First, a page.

Xiaomi has been active in equipping dual cameras across its entire lineup, from the budget-friendly to the midrange and flagship levels. This got us thinking: How would the cheapest of the bunch fare against the most expensive? There’s only one way to find out.

For this single-branded camera shootout, we’re pitting the high-end Mi 6 against the much more affordable Mi 5X. While the former should smoke the latter in terms of raw performance, image quality may actually be more competitive than you’d expect.

They both have a pair of 12-megapixel cameras at the back with dual-LED flash and 2x optical zoom. Being the pricier one of the two, the Mi 6 naturally has some advantages, namely optical image stabilization and a slightly larger aperture opening on the wide-angle lens for brighter photos.

But just how big of a difference would those features make? Let’s compare photos taken around Beijing, China to find out.

Our first samples are close-ups with the naturally produced background blur of the two sets of cameras. Right off the bat, we can see how close this comparison is going to be. Both did an outstanding job of blurring out the background while keeping the flower sharp. The Mi 6’s photo just happens to be a little brighter because of the larger aperture.

At first glance, both shots seem to be identical in terms of pure quality, but looking a bit closer reveals slightly sharper details on the walls of the Mi 6’s photo and more noise in the Mi 5X’s output.

The Mi 5X needed a higher ISO to evenly illuminate the subject, but because of that, you can see some loss of detail in the darker areas. Still, it has better contrast than what the Mi 6 produced.

Similar to the flower photos earlier, the macro shots here give a slight edge to the Mi 6, but only because of the better-controlled exposure on the subject itself and around it.

Now we have our first samples from the zoom lenses of each phone. Results turned out similar to the previous comparison, with the Mi 5X’s product being more subdued.

This scenario gives us more to work with. The Mi 6’s image is noticeably better here with a warmer tone and less blown-out highlights.

Using optical zoom this time, the results are again more or less the same. Both phones did a splendid job of keeping everything sharp; the photo from the Mi 6 is just warmer.

HDR mode was active to retain all the details in the highlights and shadows. We give this round to the Mi 6 for rendering the lines on the building’s facade with greater accuracy.

Selfie time! This one was tough with the strong backlighting, but both phones did well enough. If you pixel peep, you’d notice less mush on the face for the MI 6, at the expense of minimal overexposure.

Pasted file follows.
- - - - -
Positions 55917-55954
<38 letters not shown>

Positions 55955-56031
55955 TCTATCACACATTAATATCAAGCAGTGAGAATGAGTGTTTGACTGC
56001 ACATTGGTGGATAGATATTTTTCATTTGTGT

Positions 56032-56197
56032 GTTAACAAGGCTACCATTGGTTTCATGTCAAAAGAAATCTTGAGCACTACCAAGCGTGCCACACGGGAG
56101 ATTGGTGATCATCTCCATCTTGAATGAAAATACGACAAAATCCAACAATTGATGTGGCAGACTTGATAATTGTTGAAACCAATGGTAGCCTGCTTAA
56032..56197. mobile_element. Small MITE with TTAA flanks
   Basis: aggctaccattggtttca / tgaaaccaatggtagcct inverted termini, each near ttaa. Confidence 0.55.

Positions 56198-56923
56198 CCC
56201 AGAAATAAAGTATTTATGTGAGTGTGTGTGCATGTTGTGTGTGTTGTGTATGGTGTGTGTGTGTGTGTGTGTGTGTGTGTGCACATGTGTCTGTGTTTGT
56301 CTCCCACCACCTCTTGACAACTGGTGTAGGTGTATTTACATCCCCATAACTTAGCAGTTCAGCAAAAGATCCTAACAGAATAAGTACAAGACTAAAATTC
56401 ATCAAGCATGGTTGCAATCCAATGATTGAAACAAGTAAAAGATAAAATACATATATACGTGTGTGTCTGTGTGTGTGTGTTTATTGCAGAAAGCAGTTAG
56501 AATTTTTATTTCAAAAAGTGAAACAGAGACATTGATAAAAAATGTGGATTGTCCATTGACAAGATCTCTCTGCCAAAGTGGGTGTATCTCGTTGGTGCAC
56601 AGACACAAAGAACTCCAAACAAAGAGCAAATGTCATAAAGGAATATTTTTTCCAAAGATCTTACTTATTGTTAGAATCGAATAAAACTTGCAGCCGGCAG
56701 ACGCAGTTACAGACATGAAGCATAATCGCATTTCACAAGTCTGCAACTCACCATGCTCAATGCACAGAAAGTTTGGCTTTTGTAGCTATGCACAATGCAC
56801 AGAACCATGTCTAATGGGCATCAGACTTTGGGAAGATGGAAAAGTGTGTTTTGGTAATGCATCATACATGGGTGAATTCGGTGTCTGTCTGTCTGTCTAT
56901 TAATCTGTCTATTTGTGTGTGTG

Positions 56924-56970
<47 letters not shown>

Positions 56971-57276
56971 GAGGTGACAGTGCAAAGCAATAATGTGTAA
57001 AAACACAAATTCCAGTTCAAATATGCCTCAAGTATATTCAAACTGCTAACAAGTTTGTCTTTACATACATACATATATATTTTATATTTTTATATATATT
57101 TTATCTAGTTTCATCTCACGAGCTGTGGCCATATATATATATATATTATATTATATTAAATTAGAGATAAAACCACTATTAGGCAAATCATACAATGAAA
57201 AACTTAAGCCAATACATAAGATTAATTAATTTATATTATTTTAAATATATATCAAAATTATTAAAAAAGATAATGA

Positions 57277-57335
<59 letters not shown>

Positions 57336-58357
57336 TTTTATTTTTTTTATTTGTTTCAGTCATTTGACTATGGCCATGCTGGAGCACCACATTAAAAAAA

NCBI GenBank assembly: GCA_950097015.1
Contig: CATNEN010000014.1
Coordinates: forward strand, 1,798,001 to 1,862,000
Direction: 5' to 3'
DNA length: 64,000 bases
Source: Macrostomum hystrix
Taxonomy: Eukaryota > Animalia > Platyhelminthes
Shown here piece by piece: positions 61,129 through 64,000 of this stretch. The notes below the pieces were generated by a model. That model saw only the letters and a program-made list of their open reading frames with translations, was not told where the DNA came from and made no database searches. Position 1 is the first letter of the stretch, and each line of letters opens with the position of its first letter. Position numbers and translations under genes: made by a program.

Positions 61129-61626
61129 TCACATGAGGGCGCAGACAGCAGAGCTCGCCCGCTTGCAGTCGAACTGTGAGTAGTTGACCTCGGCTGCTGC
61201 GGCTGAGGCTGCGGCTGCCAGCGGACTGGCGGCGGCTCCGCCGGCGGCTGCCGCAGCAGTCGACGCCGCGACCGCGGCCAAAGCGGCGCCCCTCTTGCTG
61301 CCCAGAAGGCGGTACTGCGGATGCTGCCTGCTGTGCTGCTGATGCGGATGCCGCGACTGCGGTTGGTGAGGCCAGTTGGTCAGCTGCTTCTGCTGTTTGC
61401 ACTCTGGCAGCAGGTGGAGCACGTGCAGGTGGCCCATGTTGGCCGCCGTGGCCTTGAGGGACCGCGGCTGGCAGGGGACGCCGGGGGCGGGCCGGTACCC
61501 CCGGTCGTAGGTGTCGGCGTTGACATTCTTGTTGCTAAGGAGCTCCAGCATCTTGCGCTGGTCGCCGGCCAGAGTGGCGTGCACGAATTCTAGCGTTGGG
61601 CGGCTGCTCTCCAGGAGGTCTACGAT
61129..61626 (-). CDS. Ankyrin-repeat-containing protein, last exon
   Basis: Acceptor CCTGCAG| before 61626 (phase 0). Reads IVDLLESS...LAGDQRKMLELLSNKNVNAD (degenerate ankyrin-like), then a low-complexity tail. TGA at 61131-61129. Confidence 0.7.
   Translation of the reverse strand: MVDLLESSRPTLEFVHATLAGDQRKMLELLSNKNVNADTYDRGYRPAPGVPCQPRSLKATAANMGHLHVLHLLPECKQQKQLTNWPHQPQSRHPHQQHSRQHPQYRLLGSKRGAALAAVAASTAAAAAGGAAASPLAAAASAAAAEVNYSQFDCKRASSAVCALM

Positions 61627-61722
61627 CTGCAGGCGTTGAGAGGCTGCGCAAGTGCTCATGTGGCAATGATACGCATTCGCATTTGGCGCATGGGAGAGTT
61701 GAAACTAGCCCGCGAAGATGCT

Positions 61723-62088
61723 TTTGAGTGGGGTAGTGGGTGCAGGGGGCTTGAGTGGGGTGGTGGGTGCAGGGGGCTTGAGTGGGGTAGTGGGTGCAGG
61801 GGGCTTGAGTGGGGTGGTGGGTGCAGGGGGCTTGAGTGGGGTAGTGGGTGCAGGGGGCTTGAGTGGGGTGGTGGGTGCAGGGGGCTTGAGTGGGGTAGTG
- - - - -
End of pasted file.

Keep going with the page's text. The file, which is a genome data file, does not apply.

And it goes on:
Surprisingly, the output favors the Mi 5X this time. The cheaper phone’s advantages are in the better-looking floor, clothing, and vegetation in the background.

Indoor shots with poor lighting are tough for any smartphone, and this is no different. The Mi 5X had difficulty focusing and took several attempts to capture the right exposure, but the final image turned out pretty well. Yet, the Mi 6 takes the victory thanks to its brighter lens and image stabilization, both of which were invaluable for this sort of situation.

Again, the Mi 5X struggles to find the correct exposure, and doesn’t focus nearly as fast as the Mi 6. With that, the MI 6 wins with a superior photo overall.

Mi 6 (left), Mi 5X (right)

Mi 6 (left), Mi 5X (right)

Rounding up our shootout are samples shot in portrait mode. With the feature turned on, a combination of the zoom lens and software tricks create extra blur behind the subject, giving the impression that these were shot with dedicated professional-level cameras. Both phones did great here. We prefer how the Mi 6’s photo looks a little more realistic and less blown out with the lighting, although the Mi 5X didn’t do a bad job itself with the way it handled the colors.

And there you have it! If there’s one thing we learned from this shootout, it’s that paying for a more expensive dual-cam Xiaomi phone doesn’t necessarily give you a better imaging experience.

Sure, the Mi 6 would win every other comparison — battery life and playing graphics-intensive games, to name a few — but in terms of image quality, you can pick either one and be fully satisfied.

SEE ALSO: $200 phone vs $600 phone: Dual-camera shootout

$200 phone vs $600 phone: Dual-camera shootout